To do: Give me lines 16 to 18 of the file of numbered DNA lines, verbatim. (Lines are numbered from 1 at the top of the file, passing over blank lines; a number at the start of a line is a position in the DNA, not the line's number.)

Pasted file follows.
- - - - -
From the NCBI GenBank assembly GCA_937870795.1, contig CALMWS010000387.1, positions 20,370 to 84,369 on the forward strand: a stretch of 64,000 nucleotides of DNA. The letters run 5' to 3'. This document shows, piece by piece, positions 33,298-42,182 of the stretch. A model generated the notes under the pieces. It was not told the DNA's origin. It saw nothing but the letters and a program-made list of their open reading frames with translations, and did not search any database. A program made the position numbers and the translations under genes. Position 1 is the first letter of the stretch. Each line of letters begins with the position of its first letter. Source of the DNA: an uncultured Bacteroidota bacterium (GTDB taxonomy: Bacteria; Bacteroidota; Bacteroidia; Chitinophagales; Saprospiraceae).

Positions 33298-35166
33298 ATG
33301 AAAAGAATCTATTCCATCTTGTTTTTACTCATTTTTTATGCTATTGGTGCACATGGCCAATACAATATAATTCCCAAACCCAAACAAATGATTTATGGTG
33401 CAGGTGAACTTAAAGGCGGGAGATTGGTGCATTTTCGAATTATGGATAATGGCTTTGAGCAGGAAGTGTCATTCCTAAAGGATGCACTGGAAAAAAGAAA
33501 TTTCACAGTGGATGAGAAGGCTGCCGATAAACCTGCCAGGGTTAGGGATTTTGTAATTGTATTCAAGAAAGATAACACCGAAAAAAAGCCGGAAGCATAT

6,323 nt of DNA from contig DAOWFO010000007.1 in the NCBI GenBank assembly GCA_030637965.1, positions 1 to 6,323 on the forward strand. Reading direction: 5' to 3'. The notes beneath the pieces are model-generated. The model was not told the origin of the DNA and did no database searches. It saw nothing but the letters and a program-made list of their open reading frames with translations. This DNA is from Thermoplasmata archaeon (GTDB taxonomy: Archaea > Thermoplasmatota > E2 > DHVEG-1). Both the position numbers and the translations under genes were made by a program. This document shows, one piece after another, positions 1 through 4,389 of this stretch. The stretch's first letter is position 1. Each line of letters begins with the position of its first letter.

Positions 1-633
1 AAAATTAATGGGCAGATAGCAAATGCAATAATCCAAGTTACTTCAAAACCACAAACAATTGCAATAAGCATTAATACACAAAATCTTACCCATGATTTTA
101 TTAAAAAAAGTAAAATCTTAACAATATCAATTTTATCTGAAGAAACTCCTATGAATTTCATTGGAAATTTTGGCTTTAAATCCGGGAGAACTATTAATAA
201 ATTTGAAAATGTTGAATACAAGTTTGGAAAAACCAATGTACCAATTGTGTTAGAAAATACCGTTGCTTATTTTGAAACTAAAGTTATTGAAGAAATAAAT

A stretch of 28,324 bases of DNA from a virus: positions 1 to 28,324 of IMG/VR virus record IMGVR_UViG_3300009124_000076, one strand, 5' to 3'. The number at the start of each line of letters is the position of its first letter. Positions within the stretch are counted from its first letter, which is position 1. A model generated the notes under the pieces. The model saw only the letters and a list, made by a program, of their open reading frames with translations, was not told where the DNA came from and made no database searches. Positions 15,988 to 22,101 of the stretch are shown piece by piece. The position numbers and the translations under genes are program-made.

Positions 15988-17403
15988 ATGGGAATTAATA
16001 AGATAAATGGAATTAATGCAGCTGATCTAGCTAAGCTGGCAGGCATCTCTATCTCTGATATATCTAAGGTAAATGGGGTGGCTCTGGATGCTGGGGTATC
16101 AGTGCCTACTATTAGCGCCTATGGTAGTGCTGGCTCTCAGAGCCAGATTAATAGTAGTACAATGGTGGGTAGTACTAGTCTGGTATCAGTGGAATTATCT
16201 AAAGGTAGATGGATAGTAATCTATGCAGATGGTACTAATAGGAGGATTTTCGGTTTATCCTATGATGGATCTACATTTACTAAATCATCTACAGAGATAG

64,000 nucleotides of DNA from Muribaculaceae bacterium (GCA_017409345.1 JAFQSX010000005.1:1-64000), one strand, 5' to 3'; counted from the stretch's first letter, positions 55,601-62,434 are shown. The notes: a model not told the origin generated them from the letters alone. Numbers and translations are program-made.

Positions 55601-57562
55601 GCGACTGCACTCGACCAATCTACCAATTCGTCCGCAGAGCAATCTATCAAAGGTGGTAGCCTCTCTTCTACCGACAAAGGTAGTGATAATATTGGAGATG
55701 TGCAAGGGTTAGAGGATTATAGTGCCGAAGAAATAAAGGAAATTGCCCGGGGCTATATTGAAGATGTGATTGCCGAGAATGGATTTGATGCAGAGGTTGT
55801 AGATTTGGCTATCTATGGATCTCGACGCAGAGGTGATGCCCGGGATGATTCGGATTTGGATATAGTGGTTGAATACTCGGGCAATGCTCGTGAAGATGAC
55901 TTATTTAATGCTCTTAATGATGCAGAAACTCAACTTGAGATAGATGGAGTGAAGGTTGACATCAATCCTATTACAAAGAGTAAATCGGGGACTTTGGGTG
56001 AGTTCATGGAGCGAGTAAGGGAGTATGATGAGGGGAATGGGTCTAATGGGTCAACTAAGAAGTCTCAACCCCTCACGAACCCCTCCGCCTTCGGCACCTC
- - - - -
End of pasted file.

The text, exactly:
16101 AGTGCCTACTATTAGCGCCTATGGTAGTGCTGGCTCTCAGAGCCAGATTAATAGTAGTACAATGGTGGGTAGTACTAGTCTGGTATCAGTGGAATTATCT
16201 AAAGGTAGATGGATAGTAATCTATGCAGATGGTACTAATAGGAGGATTTTCGGTTTATCCTATGATGGATCTACATTTACTAAATCATCTACAGAGATAG

64,000 nucleotides of DNA from Muribaculaceae bacterium (GCA_017409345.1 JAFQSX010000005.1:1-64000), one strand, 5' to 3'; counted from the stretch's first letter, positions 55,601-62,434 are shown. The notes: a model not told the origin generated them from the letters alone. Numbers and translations are program-made.